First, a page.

I don't grok the complaints we read about the Doctor being too cold, too alien, too pragmatic, too much of an asshole. In every instance of his being cold in the face of death, I believed he felt it, but was doing what he saw as his duty of care in the moment. People with guns to their hands can't mourn, after all. We know the Doctor doesn't see humans as puny and insignificant, that he values life and is trying to save the lives of everyone he can, but it pains him that he can't save them all. He's not just blustering or posturing when he says he wants to step in and see the mummy so he can take it on, he means it, and when he's ready, he does it, putting his own life on the line for the passengers.

What I'm not sure how to read is his lessening aversion to contact. In the first half the season, every touch seemed to pain him, now he's shaking hands, linking arms, etc. with folks left and right. I was never sure if the aversion to touch was post-regeneration driven, or meant to signify a process of withdrawing into himself. Now that it's stopped I think either reading is possible and suggests he's fully over the regeneration pangs now, or that he's stopped (or completed) withdrawing, and is fully comfortable in his own skin again.

Stray Thoughts:

When I watch Disney shows with my kids, I often find myself distracted by how many folks are standing around in scenes as window-dressing, never uttering a line even when one of the leads interacts with them. (Watch an episode of Mighty Med, if you can stomach it, and count how many people say nothing even when engaging with one of the leads. Once you start it becomes utterly distracting.) I've concluded that's Disney cost-cutting, not having to pay extras as actors by ensuring they don't do any line reading.  This episode made we wonder if the CGI train and city at the end made it necessary to cut costs by having a bunch of scientists stand around and contribute nothing to the investigation.

There's an interesting observation in the AV Club review of this story that rang true for me but hadn't bubbled up from my subconscious yet: " ... this season in general and this episode in particular feel like what the 80s production team were trying to pull off with Colin Baker’s 6th Doctor but did not have the skill or the vision to pull off". I don't go on and on every week about how brilliantly I think Capaldi is playing the Doctor, how he's weaving elements of past incarnations into his own, in part because I think it goes without saying, and partly because I'm conscious of the fact that if I say "OMG you guys Capaldi is fantastic in this one" every week, it loses its punch. The deviousness of Seven, the aristocratic arrogance of One, the monologuing and absurdist humor of Four, are all there, but as part of a coherent whole, a whole new Doctor we are still getting to know. To the extent he's Six though wasn't apparent to me, but puts his performance in the context of a production team doing what might have seemed both inadvisable and impossible, executing on the vision of an tremendously intelligent, brash Doctor that can rub viewers the wrong way yet still be recognized as a good man.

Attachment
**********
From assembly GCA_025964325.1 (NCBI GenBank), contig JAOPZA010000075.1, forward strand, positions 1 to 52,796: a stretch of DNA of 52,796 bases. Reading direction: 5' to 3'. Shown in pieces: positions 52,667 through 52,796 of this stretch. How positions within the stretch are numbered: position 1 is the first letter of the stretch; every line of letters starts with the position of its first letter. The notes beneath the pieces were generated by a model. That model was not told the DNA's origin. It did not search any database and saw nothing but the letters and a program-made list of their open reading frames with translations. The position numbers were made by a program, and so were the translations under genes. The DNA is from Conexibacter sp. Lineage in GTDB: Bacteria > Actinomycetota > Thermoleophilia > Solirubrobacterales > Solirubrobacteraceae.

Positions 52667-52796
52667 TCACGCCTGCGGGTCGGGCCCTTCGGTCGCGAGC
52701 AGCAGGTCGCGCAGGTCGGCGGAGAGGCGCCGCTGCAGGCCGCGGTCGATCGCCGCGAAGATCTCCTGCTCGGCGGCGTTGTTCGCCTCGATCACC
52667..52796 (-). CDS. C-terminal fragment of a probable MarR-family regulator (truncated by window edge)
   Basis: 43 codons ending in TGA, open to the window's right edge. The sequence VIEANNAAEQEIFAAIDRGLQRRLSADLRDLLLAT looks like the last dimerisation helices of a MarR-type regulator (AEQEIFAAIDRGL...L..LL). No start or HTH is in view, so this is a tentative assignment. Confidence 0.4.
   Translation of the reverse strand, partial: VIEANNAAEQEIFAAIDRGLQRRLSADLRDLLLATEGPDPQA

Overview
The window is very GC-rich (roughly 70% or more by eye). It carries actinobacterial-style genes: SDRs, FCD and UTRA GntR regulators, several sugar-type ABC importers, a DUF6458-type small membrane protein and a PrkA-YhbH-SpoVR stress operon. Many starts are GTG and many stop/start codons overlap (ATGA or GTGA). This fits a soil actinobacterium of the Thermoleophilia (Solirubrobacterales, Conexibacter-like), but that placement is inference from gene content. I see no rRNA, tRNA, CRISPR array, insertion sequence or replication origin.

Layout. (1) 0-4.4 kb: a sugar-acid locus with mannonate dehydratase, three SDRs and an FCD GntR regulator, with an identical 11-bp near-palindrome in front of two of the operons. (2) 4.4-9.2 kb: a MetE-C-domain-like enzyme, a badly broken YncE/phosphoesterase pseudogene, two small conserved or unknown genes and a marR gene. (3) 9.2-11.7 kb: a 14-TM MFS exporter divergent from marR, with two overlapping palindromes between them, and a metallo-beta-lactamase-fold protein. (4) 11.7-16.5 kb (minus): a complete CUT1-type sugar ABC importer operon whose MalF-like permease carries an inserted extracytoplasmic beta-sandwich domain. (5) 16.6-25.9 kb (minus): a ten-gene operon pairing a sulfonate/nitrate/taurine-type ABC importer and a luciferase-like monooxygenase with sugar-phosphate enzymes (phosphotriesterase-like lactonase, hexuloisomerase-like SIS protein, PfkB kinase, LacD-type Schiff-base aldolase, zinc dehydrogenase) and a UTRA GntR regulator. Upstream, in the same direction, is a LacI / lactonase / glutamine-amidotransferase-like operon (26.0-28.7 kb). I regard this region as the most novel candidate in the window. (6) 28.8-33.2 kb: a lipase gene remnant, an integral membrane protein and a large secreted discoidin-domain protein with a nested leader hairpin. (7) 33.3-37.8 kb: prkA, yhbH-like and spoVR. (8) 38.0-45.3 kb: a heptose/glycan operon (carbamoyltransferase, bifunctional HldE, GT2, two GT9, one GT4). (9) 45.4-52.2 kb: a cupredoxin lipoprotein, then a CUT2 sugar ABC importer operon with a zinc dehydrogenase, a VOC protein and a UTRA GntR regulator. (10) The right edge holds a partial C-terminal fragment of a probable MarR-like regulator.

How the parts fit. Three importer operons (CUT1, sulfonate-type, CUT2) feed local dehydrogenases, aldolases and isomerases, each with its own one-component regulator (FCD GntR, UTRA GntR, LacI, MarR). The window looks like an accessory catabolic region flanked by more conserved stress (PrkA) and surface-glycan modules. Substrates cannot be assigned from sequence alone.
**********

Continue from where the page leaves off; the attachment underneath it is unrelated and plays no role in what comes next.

Frank Skinner & Foxes. I see myself as a litmus test here of whether these are stunt-casting distractions or instances of celebrity being successfully integrated into the Doctor Who story in which they're playing a role. I've heard of Foxes, but (I'm old) couldn't pick her out of a crowd before this episode. If I'd heard of Skinner, I've forgotten about it and where I may have seen him before. The singer in the train fit the atmosphere and I was impressed with how she sounded, not knowing she was celeb cameo, so if it bothered you, I take that to mean you couldn't shut off your "Look, it's Foxes, that's distracting!" knee-jerk reaction. (Is that rude of me to say? I'm prepared to accept criticism of my responses and reactions, I think the rest of you should be as well.) Ditto with Skinner, his Chief Engineer stood out from the rest of the cast, but if any failing there, it's that there were too many non-speaking characters churning through the scenes, and only Maisie and the Captain apart from Skinner's Perkins even got a chance to approach three-dimensionality.